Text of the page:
I guess you are saying that the student (being in a borderline grade) would have to go to a different school, say, instead of the local elementary school they would have to go to the local middle or junior high school. That seems to be a zero sum issue. I mean, they are going to go to that school eventually anyways, like any other student, and if this is grade advancement they are actually saving a year or more of expense, right? Math wise, an actual grade advancement will always be a net plus (because you are removing a year of expense).
In the scenario I posted, we have schools that are called choice schools which require the student and parents to commit to the work. At the high school level there are only two of them and that entails extra transportation costs. But transportation is like 3% of the budget (over the whole district). In the end, when you compare cost per student, school to school, these two choice schools are below the average. Nearly 1/2 to a 1/3 of the highest costing schools which are the Title 1 schools and those that have become specialists in disabilities.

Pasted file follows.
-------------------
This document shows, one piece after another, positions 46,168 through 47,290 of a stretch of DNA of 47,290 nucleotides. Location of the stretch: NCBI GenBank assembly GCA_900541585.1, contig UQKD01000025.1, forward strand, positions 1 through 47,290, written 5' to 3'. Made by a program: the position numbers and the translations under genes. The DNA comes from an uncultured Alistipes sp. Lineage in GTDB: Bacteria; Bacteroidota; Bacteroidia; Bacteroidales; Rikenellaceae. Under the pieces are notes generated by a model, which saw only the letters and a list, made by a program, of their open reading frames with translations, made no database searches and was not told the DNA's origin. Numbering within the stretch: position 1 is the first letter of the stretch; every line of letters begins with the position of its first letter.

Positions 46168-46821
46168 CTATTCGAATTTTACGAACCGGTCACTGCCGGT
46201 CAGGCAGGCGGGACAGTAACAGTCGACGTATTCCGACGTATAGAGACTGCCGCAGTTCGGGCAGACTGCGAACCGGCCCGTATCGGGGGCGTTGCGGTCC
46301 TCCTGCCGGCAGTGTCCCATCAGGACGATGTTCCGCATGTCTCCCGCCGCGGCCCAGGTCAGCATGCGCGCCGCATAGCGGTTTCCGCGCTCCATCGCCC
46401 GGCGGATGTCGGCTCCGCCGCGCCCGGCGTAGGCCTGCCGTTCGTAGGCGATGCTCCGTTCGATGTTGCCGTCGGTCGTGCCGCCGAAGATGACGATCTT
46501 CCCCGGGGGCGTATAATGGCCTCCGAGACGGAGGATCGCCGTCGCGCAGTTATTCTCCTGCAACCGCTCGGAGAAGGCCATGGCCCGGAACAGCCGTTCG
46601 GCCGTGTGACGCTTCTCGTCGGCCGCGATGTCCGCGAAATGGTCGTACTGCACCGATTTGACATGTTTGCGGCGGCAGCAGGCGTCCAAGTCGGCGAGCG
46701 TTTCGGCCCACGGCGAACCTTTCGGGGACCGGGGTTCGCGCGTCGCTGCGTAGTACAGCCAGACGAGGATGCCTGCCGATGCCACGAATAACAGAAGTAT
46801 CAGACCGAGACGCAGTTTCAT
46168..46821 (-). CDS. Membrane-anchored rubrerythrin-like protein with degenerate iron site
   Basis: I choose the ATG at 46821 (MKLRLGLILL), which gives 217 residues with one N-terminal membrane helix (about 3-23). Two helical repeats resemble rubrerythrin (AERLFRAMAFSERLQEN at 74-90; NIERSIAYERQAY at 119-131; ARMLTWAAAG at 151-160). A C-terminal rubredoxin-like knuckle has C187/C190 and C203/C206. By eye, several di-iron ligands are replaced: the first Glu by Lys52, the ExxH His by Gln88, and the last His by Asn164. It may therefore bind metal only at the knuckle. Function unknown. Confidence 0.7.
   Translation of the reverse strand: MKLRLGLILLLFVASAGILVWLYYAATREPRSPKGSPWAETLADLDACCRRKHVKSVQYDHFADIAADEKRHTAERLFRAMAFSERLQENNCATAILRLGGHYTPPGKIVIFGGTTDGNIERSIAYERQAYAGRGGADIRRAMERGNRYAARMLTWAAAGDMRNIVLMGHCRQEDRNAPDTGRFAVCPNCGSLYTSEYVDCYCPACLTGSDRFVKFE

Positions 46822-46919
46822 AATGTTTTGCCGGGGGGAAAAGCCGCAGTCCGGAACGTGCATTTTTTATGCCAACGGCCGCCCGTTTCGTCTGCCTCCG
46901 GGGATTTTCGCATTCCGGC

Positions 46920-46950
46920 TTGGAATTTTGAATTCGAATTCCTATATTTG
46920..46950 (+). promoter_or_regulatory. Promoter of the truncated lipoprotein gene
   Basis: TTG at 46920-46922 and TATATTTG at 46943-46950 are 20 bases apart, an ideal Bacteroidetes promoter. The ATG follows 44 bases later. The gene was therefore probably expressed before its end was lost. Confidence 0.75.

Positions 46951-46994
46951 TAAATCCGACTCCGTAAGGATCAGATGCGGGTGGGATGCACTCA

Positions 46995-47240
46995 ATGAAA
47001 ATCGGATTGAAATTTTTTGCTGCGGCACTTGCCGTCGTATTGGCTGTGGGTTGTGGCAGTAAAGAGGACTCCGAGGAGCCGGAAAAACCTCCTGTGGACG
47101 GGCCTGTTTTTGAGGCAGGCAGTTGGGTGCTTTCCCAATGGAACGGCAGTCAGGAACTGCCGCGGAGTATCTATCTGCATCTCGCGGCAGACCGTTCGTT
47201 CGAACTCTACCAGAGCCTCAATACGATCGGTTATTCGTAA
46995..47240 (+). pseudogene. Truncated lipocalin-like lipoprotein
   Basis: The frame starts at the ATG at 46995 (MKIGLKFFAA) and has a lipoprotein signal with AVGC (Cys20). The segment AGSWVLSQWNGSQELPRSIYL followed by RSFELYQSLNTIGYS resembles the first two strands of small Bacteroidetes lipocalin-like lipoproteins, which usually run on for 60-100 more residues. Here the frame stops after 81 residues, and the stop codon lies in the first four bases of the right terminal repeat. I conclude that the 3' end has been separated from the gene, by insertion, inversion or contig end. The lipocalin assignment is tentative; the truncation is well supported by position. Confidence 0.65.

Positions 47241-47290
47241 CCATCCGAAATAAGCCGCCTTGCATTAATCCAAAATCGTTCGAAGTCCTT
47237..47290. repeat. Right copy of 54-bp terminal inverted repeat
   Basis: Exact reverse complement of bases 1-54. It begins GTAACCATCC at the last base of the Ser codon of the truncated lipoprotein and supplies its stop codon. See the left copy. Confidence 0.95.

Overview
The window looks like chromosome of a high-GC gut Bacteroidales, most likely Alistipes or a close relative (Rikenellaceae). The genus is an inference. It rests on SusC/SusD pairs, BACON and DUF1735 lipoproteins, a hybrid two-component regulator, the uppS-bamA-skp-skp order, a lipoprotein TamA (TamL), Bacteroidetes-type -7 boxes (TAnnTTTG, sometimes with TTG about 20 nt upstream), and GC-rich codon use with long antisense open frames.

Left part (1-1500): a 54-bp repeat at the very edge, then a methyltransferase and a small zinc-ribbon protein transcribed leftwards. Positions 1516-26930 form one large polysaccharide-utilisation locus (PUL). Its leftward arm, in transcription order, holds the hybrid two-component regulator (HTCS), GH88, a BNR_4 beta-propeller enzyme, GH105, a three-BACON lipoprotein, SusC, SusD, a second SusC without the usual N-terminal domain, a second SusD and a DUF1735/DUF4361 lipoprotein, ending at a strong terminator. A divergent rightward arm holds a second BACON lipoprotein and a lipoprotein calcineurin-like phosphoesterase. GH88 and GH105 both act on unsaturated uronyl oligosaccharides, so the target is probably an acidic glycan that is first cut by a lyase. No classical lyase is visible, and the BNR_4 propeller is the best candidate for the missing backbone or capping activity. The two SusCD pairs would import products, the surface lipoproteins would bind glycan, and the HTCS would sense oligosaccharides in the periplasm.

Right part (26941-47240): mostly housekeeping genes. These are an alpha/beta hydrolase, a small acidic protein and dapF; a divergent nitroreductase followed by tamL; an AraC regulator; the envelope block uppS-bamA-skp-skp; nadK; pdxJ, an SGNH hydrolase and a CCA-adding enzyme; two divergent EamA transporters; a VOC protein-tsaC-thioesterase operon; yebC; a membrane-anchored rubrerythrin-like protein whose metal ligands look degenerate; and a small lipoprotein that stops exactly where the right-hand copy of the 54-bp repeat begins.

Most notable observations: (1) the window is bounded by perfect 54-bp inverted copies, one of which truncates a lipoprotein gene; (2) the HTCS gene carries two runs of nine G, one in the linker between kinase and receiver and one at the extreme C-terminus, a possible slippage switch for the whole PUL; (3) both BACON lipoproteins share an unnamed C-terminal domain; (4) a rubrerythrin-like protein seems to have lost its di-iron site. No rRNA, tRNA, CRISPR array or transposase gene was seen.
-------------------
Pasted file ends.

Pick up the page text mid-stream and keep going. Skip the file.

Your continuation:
On Feb 15, 2012, at 10:38 AM, Richard Strausz <Richard.Strausz@farmington.k12.mi.us> wrote:
> Bob, I am not an expert on gifted education, but I can think of an exception to your statement that >> ...It does not cost more to teach gifted students... > > What if I am a very bright grade 5 student in a K-5 school or a very bright grade 8 student in a 6-8 school or... > > I envision staffing, transportation and/or technology costs in meeting my needs. > > Richard